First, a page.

Thursday, March 26, 2009
Wednesday, March 25, 2009
Friday, March 20, 2009
In other words, Roosevelt employed Americans on a vast scale, bringing the unemployment rates down to levels that were tolerable, even before the war—from 25 percent in 1933 to below 10 percent in 1936, if you count those employed by the government as employed, which they surely were. In 1937, Roosevelt tried to balance the budget, the economy relapsed again, and in 1938 the New Deal was relaunched. This again brought unemployment down to about 10 percent, still before the war.
The New Deal rebuilt America physically, providing a foundation (the TVA’s power plants, for example) from which the mobilization of World War II could be launched. But it also saved the country politically and morally, providing jobs, hope, and confidence that in the end democracy was worth preserving. There were many, in the 1930s, who did not think so.
What did not recover, under Roosevelt, was the private banking system. ... If they had savings at all, people stayed in Treasuries, and despite huge deficits interest rates for federal debt remained near zero. The liquidity trap wasn’t overcome until the war ended. It was the war, and only the war, that restored (or, more accurately, created for the first time) the financial wealth of the American middle class. ... But the relaunching of private finance took twenty years, and the war besides.
A brief reflection on this history and present circumstances drives a plain conclusion: the full restoration of private credit will take a long time. It will follow, not precede, the restoration of sound private household finances. There is no way the project of resurrecting the economy by stuffing the banks with cash will work. Effective policy can only work the other way around.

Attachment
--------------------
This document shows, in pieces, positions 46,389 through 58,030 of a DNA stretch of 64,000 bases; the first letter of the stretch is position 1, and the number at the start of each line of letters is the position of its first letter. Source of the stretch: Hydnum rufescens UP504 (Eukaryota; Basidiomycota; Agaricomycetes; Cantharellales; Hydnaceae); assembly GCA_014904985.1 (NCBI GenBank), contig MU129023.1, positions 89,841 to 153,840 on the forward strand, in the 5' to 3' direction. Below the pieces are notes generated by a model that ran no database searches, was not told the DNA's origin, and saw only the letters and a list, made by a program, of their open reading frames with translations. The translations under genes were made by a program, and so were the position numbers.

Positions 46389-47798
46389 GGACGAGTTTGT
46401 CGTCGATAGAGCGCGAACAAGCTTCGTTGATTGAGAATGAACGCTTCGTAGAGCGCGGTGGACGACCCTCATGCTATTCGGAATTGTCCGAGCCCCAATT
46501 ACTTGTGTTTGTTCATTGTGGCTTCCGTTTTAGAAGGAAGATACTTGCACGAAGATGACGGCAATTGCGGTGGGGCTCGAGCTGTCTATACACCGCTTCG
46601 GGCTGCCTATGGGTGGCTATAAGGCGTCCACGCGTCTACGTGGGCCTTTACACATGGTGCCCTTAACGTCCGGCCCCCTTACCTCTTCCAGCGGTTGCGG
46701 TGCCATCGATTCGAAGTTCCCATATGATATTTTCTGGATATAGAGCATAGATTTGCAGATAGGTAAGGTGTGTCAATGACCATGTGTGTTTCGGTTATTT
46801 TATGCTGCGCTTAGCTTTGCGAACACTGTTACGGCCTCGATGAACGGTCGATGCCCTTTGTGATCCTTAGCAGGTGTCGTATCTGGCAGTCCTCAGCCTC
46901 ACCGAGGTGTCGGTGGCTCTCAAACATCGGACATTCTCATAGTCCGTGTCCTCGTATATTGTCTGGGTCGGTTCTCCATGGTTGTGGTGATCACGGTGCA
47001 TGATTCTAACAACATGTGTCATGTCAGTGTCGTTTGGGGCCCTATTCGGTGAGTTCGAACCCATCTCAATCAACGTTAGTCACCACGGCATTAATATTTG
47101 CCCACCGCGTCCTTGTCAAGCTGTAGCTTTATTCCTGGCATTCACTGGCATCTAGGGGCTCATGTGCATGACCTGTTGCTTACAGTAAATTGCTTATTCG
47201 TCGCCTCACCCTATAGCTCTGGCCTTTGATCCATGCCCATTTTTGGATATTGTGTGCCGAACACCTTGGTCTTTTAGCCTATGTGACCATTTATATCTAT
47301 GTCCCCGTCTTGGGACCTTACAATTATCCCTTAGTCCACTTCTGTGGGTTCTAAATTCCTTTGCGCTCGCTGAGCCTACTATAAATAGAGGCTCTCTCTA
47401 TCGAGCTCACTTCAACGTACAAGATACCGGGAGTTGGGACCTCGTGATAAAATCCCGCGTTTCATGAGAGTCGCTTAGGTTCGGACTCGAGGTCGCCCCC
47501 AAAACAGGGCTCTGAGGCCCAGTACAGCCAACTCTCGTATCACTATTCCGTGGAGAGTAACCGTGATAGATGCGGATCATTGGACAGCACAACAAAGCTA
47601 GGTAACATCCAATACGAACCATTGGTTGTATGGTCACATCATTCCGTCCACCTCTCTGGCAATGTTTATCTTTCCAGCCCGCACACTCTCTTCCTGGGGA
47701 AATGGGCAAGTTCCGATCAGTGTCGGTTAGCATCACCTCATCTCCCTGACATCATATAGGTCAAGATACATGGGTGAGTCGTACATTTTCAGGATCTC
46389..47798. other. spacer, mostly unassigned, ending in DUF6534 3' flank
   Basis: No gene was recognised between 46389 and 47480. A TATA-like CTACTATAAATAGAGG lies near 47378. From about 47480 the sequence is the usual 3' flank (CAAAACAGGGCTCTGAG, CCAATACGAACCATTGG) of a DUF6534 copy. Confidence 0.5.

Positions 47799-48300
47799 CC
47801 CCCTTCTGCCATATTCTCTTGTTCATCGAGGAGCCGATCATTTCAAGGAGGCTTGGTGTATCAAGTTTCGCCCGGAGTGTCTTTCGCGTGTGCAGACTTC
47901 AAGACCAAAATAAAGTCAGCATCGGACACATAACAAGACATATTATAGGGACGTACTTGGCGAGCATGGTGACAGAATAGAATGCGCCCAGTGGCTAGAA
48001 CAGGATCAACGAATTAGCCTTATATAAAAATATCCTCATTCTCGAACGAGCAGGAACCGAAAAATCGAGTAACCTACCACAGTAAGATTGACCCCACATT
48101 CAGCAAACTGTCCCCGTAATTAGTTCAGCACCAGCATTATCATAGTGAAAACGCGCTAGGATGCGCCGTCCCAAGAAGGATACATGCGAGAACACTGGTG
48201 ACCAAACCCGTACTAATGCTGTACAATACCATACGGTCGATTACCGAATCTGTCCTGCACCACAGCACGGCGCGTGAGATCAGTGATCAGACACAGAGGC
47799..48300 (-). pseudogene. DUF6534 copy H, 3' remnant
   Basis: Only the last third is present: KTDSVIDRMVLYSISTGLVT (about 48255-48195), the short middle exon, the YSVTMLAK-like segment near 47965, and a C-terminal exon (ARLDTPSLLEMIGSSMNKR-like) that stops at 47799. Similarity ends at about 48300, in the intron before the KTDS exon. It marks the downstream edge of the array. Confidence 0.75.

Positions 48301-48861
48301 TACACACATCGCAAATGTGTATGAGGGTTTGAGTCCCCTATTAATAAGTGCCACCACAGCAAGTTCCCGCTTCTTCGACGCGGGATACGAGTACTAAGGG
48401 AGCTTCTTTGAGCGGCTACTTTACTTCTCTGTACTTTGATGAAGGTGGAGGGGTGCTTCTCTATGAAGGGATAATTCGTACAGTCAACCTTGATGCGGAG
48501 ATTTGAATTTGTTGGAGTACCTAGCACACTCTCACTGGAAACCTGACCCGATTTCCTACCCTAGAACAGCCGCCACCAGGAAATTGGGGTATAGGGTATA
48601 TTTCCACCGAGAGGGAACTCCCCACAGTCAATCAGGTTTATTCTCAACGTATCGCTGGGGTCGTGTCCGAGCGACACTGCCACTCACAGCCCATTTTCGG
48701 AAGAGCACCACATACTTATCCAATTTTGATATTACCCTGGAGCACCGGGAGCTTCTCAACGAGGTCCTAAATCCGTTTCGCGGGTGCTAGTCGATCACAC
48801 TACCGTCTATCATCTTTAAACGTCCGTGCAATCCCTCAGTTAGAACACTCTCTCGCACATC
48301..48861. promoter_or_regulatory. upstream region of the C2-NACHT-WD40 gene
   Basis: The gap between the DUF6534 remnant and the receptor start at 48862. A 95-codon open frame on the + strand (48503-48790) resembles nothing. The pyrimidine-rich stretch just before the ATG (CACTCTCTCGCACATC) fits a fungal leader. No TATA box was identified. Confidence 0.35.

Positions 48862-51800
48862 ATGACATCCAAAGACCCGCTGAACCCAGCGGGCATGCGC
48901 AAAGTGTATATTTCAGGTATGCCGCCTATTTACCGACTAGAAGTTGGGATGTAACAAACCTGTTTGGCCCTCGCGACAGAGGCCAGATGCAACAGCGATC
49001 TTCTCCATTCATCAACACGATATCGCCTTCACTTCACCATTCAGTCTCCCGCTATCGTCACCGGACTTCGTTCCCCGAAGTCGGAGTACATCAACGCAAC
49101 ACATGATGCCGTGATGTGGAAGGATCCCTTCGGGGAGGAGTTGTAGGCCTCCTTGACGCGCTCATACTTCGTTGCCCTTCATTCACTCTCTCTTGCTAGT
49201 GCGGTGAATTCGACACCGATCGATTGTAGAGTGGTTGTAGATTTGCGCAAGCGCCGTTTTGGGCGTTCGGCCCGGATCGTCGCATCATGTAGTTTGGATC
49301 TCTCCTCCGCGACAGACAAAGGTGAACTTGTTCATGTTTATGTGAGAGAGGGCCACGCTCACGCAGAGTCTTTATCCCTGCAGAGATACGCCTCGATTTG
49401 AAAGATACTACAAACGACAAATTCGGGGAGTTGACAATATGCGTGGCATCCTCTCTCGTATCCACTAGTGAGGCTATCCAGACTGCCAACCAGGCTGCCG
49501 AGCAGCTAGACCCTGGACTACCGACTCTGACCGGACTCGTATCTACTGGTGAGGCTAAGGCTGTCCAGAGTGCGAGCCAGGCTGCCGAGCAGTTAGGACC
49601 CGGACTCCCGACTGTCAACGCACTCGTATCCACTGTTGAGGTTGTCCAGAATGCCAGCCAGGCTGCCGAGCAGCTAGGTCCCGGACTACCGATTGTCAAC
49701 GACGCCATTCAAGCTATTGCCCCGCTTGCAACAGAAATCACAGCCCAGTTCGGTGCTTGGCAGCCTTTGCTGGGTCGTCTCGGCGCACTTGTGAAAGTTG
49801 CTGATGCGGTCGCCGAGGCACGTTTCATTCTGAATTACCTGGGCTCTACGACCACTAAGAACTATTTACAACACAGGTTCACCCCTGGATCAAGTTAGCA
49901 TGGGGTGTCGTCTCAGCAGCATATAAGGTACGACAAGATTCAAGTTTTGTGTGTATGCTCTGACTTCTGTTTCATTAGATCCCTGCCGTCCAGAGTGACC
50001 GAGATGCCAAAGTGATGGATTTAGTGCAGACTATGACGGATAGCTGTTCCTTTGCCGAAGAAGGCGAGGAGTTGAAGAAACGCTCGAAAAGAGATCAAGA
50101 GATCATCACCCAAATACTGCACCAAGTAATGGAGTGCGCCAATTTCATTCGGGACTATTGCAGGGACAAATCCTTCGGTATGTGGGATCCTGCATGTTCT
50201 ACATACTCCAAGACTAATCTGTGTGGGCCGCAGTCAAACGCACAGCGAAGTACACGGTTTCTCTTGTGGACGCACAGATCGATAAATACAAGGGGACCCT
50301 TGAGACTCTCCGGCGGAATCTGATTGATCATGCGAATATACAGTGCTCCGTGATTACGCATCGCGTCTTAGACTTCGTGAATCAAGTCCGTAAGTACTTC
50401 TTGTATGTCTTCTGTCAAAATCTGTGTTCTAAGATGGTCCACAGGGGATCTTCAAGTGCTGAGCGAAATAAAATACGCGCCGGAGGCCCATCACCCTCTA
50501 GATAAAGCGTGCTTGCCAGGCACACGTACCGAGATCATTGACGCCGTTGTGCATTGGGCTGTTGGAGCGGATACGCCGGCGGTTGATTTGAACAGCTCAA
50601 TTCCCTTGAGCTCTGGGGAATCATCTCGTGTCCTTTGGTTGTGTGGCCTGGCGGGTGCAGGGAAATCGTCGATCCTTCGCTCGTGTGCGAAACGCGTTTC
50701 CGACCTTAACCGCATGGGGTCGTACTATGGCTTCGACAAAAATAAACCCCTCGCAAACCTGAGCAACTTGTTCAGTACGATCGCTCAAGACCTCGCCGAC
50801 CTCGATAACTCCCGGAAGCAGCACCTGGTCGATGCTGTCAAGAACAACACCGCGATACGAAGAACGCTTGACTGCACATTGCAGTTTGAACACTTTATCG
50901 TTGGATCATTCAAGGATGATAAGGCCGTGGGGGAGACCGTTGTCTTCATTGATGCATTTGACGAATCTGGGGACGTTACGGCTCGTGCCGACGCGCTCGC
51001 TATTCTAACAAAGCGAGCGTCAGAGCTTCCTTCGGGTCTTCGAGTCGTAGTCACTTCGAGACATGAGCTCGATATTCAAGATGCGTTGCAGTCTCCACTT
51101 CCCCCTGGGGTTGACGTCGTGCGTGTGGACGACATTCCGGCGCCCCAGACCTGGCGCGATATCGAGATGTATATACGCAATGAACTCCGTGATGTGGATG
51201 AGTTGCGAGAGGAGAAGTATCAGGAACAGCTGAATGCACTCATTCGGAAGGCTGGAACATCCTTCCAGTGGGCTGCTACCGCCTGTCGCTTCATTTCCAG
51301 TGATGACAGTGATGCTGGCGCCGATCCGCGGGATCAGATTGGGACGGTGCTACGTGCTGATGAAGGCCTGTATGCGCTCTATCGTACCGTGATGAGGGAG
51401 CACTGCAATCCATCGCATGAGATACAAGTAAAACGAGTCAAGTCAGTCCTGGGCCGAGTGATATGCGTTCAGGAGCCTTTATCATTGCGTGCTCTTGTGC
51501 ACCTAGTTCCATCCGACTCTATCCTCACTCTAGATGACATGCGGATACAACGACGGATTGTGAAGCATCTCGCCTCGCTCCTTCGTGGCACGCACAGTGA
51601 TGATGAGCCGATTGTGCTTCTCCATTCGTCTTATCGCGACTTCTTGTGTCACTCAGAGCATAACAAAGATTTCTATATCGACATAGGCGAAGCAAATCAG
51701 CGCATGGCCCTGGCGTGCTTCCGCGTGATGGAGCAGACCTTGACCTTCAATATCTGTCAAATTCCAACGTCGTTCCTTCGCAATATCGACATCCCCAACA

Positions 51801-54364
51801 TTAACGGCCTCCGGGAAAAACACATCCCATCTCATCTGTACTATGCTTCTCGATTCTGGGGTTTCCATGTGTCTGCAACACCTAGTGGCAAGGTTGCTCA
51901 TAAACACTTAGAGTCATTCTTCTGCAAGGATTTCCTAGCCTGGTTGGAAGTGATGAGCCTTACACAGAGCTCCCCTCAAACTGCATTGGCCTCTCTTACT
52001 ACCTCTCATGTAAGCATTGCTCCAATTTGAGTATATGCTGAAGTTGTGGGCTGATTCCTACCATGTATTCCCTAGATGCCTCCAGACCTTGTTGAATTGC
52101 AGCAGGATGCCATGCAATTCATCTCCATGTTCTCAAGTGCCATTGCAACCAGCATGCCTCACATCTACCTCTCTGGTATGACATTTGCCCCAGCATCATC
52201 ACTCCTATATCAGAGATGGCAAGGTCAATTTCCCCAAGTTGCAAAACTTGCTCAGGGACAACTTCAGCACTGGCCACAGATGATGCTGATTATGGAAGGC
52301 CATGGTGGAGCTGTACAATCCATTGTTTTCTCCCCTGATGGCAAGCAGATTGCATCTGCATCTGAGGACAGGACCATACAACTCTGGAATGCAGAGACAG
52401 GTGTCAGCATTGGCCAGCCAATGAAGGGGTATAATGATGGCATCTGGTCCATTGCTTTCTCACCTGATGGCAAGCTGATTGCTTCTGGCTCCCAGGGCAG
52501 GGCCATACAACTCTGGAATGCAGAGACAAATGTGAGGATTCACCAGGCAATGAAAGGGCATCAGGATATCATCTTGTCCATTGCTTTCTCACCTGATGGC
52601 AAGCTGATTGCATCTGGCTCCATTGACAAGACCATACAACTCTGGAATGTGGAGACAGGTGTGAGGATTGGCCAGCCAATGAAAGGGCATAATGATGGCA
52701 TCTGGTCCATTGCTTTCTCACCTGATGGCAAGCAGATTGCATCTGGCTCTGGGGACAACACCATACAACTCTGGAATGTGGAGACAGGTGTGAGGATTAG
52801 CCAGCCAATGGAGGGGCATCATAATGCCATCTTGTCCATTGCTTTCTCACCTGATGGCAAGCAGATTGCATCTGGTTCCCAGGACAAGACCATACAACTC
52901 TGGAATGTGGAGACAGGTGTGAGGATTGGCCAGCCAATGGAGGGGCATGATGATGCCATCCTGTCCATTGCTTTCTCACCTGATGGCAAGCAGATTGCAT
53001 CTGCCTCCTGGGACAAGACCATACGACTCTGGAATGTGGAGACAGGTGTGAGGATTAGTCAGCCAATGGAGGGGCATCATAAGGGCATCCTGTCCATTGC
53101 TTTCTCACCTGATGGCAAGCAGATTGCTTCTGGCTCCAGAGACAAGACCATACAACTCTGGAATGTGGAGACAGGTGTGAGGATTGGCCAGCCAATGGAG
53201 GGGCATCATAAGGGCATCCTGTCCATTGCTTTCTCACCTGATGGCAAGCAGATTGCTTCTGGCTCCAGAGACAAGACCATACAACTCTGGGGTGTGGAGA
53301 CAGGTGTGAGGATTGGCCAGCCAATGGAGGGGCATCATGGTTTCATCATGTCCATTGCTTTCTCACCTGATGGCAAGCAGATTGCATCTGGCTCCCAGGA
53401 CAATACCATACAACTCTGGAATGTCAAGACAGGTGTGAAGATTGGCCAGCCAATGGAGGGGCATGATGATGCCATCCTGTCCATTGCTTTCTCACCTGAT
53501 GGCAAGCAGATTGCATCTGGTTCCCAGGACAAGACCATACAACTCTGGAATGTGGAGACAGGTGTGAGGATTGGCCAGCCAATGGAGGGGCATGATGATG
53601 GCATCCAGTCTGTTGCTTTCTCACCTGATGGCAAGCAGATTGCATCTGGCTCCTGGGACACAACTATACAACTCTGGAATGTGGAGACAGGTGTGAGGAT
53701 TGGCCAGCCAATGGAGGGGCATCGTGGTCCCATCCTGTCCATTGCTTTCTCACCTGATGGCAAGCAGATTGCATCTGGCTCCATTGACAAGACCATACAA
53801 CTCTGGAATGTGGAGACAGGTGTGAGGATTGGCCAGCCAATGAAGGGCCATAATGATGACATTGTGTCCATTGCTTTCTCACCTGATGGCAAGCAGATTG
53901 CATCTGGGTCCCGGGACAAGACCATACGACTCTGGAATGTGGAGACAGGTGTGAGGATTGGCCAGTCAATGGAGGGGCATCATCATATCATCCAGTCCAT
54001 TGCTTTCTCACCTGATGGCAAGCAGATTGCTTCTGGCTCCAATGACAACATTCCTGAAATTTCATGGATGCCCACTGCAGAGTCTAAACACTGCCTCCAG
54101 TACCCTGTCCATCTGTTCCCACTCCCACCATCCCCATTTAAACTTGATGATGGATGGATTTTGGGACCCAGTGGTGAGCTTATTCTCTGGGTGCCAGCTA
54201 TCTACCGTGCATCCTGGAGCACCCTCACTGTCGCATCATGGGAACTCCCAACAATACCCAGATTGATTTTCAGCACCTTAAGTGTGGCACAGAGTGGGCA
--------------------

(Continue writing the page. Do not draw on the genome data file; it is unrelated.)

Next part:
We have to realised that credit and banking feeds off global real economy. It is actually a cost, however small, for the real economy. So once jobs come back and incomes stabilize (at whatever levels), you will see credit coming back. Without certainity of earnings, the credit channel goes in self-preservation mode - waiting for certainity to return. Being global, the channel can absorb far more bailout/stimulus than any single nation can provide.
The problem of global income adjustment and therefore credit offtake ability will hit us next. This is the heart of the problem. Next: we will see how we can fix this!
Thursday, March 12, 2009
The global credit channel is a central sysmptoms and collateral damage of current crisis. The core of this is in US and therefore US government agencies are attempting bailout after bailout. The US government is not liable for rescuing an essentially global channel. It's first duty to clean the domestic channel. The two are cross connected to such a degree that they cant tell what they are fixing.
The solution, to my mind, is simple. Create an alternate credit channel - what I call "the modified good bank solution".
- Create a good bank - with regulatory charter that allows lower capital norms, higher government guarantees etc. so that it will have liquidity, capital and ability to acquire assets.
- Let it give credit to worthy borrowers who have the ability to repay.
- Create a mass loan transfer drive - where the borrowers to move their loans to this bank - rather than buying loan books from established banks.